By Nik Vora, Asia-Pacific vice president, Neo4j
The supply chain crisis, globally and in the ASEAN region, is not limited to a single problem but includes a range of logistical and economic challenges. These challenges are diverse and constantly evolving, from transportation disruptions and trade restrictions to sustainability and cost pressures. Suppliers, as well as transport and logistics companies, have been affected.
To overcome these challenges, supply chain organisations must be flexible, adaptable, and proactive. But the highly complex nature of supply chains and international transport networks has traditionally made it difficult to plan contingencies and build redundancy.
According to the United Nations Conference on Trade and Development (UNCTAD), 80% of international trade is transported by sea. Asia was the world’s leading maritime cargo handling centre in 2021, accounting for 42% of exports and 64% of imports.
Despite pandemic issues easing, sea freight transport remains vulnerable to disruption. The overloading of port terminals and the continuing shortage of skilled workers has led to interruptions and increased dwell times for containers when unloading and transporting goods away. This has been exacerbated by the rise in energy and raw material prices and driven by geopolitical instability, which presents additional problems for shipping routes.
New technologies related to artificial intelligence (AI), machine learning (ML) and graph technology promise a radical change in commercial shipping. Autonomously sailing “smart ships” may be some way off, but there is already great potential in optimising routes using smart AI navigation systems. Analysing high-quality data in large quantities makes it possible to coordinate and optimise workflows across multiple transport chains on water and land.
The data-based approach promises more speed, reliability, and efficiency and can also be used in terms of CO2 emissions to meet increasingly strict regulatory requirements around sustainability.
Navigating a vast ocean of data
The maritime economy is one of the most complex industries in the world. As well as an almost unmanageable variety of participants, systems must consider external factors such as weather conditions, political conflicts and market fluctuations when making route suggestions.
Cargo ship traffic uses enormous amounts of data, including information from charter and shipping companies, reports from port authorities, satellite data, and navigation and ship data from the Automatic Identification System (AIS). Sensor data from the equipment installed on board, historical data from previous trips, and external information on current economic, regulatory, or metrological conditions also play a role.
The data points relevant to supply chain management reside at multiple interconnected levels and are linked through myriad, ever-changing relationships. Additionally, many of these data sets are incomplete or poor quality and stored in data silos that are difficult or only partially accessible. A holistic and contextual view is needed to enable ML and AI analysis.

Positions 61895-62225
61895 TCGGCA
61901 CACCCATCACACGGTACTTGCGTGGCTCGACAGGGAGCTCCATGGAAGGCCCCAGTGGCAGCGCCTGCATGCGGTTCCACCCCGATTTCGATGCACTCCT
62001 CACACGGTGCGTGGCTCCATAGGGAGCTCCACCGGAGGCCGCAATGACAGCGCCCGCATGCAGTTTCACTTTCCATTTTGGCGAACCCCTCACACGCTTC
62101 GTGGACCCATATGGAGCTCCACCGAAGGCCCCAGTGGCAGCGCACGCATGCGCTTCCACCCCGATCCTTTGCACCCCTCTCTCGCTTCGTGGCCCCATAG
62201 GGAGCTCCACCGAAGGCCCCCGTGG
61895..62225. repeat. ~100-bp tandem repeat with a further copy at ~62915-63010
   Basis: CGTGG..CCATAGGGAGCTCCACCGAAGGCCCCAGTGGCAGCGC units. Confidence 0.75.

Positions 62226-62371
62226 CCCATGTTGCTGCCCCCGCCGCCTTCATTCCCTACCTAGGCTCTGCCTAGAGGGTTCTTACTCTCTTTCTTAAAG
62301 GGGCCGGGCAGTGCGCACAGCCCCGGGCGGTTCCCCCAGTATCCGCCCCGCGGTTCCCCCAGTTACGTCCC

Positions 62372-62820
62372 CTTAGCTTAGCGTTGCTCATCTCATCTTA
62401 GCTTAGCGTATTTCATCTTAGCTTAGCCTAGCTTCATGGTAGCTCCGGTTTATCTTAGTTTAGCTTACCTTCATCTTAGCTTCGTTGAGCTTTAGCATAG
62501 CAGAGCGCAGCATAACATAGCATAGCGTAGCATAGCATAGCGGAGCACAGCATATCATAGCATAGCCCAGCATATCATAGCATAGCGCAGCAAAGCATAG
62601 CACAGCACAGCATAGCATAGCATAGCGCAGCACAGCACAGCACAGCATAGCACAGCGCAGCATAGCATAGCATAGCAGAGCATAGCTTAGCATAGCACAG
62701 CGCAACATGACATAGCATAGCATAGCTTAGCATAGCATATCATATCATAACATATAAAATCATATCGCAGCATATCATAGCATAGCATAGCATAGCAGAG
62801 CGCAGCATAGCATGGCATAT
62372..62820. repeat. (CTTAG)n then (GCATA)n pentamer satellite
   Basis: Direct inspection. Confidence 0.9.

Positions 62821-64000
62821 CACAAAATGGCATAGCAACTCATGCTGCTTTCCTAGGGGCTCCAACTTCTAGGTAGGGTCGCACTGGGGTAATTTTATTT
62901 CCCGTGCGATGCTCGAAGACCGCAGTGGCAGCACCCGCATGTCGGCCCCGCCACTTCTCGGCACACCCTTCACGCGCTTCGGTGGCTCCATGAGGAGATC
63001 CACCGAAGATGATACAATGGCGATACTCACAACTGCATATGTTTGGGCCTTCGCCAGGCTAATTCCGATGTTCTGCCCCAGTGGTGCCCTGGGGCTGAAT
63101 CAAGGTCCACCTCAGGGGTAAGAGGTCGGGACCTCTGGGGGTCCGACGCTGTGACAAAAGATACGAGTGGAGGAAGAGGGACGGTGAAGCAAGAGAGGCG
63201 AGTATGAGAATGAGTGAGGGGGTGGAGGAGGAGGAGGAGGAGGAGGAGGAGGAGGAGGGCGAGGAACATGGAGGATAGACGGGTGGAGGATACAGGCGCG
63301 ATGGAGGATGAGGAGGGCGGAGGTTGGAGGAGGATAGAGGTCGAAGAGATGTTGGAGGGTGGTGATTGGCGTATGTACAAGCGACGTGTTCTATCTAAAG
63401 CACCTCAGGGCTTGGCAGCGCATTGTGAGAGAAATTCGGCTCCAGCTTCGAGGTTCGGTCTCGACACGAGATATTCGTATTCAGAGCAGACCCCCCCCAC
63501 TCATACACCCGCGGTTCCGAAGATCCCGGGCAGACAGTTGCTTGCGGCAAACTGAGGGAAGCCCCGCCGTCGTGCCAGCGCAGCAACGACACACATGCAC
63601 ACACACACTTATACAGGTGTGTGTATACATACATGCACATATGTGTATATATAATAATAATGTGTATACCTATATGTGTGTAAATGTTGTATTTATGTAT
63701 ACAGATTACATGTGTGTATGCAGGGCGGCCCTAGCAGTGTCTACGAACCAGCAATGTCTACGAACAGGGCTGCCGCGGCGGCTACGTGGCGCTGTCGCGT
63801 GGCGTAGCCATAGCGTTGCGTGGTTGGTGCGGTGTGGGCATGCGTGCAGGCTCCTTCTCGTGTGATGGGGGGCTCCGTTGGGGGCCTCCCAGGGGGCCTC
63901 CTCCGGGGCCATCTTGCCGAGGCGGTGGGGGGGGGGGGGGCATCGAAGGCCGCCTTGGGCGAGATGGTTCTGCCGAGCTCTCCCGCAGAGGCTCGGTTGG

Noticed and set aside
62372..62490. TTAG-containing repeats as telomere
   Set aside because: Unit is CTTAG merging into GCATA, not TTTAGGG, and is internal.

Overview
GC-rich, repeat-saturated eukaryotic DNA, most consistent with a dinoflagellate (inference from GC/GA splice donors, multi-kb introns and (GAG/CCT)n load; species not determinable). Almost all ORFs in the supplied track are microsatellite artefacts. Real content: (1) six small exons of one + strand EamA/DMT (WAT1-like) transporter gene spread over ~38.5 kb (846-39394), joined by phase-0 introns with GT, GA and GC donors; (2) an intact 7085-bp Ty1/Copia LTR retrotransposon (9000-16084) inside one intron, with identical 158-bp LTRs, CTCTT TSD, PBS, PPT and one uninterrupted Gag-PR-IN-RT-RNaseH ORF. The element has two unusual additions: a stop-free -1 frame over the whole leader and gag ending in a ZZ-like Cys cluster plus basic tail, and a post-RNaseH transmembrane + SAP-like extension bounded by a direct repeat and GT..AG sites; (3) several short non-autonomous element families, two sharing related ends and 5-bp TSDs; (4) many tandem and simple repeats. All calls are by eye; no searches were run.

Mapping data with graph technology for real-time routing
Conventional relational database systems quickly reach their performance, scalability, and flexibility limits. By using graph technology to manage data, sea freight organisations can link large amounts of heterogeneous data and provide context for the relationships between data points.
In a shipping routing system, objects – such as freighters, ports, or canals – are represented in the graph as nodes and the connecting routes as edges. This allows transport and traffic routes to be calculated and analysed across multiple endpoints. New data can easily be added using the node-edge principle.
The performance does not depend on the total amount of data but only on the possible connection routes between the port of departure and the port of arrival and the associated relevant information (local weather conditions, customs restrictions). Graph databases are typically 100 times faster than relational databases and can provide real-time answers.
Graph technology enables cargo ships to identify the best route to arrive at their destination safely and reliably. Users can plan a point-to-point route, continuously updating third-party parameters such as distance, weather, channel, and bottleneck restrictions. The graph database enables precise, forward-looking planning based on data-driven decisions and interaction with stakeholders along the transport chain.
In addition, charter and shipping companies can use simulations to forecast aspects such as the duration and emission volume of journeys through special zones (Emission Control Areas/ECAs), estimate costs for bypassing high-risk areas (piracy) and adjust the route according to external factors (insurance policies, bunkering).
According to McKinsey, half of the decarbonisation of maritime transport could be achieved by deploying solutions that enable shipping companies to manage their fleets more efficiently.
For ASEAN logistics companies, facing increasingly strict sustainability obligations, as well as the International Maritime Organisation’s target of reducing total annual greenhouse gas emissions by at least 50% by 2050, graph technology will be a key part of the solution.